The Ultimate Guide to Age Spots

Age spots, though mosty referred to as signs of ageing are also a sign of skin cancer. Learn about its causes, risk factors and treatment methods.

Editorial Team
Fashion & BeautyWritten by: Editorial TeamPublished at: Mar 15, 2011
The Ultimate Guide to Age Spots

Also called solar lentigines, age spots are flat spots on the skin and can be gray, black or brown in colour. They are the most common signs of ageing, but they can even affect young individuals before the age of 40 years.

Woman with tiny age spotsAge spots vary in size and colour and mostly appear in the areas that are frequently exposed to the sun such as the face, hands, shoulders and arms.Age spots are harmless, but appear like cancerous growths and are mostly ruled out as signs of skin cancer.


  • Flat spots or increased pigmented lesions.
  • Mostly appear in brown, black or gray colour.
  • Appear on areas most exposed to the sun like hands, face, shoulders, etc.
  • Varies in size and can appear in a cluster making it more visible.


  • Ultraviolet rays from the sun speeds up the production of melanin. Melanin is a pigment that gives skin its natural colour. Tanning takes place due to extra melanin which is produced to protect the skin from harmful radiation of the sun. Age spots appear when extra melanin gets “grouped” or manufactured in greater quantity than normal.
  • Ageing too causes over-production of melanin, giving rise to age spots.
  • Genetics play a role on whether you will have age spots or not.

Risk factors

  • A fair skin or light complexion makes you more susceptible to age spots though these could appear on any skin colour.
  • History of continuous sun exposure.


Age spots are harmless but should be distinguished from skin cancer. If you are distressed by the appearance of age spots, below are some solutions:

  • Medications: Bleaching creams such as hydroquinone can be used solely or combined with retinoids along with a mild steroid, which may lighten up age spots over a period of months.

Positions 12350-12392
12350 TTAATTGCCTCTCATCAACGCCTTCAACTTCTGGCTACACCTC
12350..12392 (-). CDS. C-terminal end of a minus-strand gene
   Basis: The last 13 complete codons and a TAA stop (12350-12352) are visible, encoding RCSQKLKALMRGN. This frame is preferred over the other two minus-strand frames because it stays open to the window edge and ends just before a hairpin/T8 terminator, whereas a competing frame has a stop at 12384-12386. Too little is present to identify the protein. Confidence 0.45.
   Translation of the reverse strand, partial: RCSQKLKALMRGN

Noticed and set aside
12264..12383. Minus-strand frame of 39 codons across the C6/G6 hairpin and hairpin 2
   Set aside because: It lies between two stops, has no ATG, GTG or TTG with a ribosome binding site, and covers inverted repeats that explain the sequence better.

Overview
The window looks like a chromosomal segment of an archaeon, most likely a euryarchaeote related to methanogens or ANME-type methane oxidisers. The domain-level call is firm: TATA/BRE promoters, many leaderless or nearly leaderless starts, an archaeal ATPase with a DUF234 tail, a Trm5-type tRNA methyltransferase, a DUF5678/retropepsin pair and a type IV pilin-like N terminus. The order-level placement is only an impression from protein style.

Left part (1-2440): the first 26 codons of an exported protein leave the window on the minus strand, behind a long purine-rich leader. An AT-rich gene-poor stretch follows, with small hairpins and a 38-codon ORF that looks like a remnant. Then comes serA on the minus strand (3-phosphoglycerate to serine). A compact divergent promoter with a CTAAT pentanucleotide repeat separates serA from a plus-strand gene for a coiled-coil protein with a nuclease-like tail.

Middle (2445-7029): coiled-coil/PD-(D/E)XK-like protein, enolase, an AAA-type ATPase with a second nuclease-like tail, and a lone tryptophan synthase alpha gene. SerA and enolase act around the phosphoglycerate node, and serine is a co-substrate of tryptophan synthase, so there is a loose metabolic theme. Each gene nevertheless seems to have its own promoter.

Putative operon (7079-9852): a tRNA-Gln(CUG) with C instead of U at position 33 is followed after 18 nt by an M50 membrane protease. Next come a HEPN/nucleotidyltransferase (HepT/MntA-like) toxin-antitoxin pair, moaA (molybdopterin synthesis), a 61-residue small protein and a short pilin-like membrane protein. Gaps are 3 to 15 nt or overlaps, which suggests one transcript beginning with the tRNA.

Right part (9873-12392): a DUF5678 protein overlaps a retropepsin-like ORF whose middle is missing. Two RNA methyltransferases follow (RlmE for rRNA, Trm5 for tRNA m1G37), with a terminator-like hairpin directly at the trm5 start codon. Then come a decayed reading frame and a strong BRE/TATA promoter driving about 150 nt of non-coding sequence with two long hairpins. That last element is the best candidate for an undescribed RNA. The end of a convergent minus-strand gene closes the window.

• Laser treatment: It destroys extra pigment producing cells called melanocytes. A number of sittings might be needed for the full treatment. Spots fade gradually over a few months.
  • Freezing or cryotherapy: Liquid nitrogen is applied on the age spots to destroy extra melanocytes.
  • Dermabrasion: This is a medical procedure which involves removing the surface of the epidermis of the skin by abrasion or sanding. The result is a new layer of skin.
  • Chemical peels: This process involves applying an acid on age spots, which “peel” the outer surface of the epidermis of the skin.

In all the above treatments sun protection is advised.


  • Avoid extensive sun exposure: Limit your outdoor time under the Sun. Avoid being outside during 10 am to 4 pm as this is the time when the sun rays are extremely damaging.
  • Use sunscreen: Apply a sunscreen with minimum SPF 30 before half an hour from stepping out in the Sun. Apply at regular intervals as per instructions on the label. 
  • Protective clothing and gear: Dress up in long sleeved shirts and long pants with hats in order to cover up your body from the radiation.

Read more articles on Anti-ageing.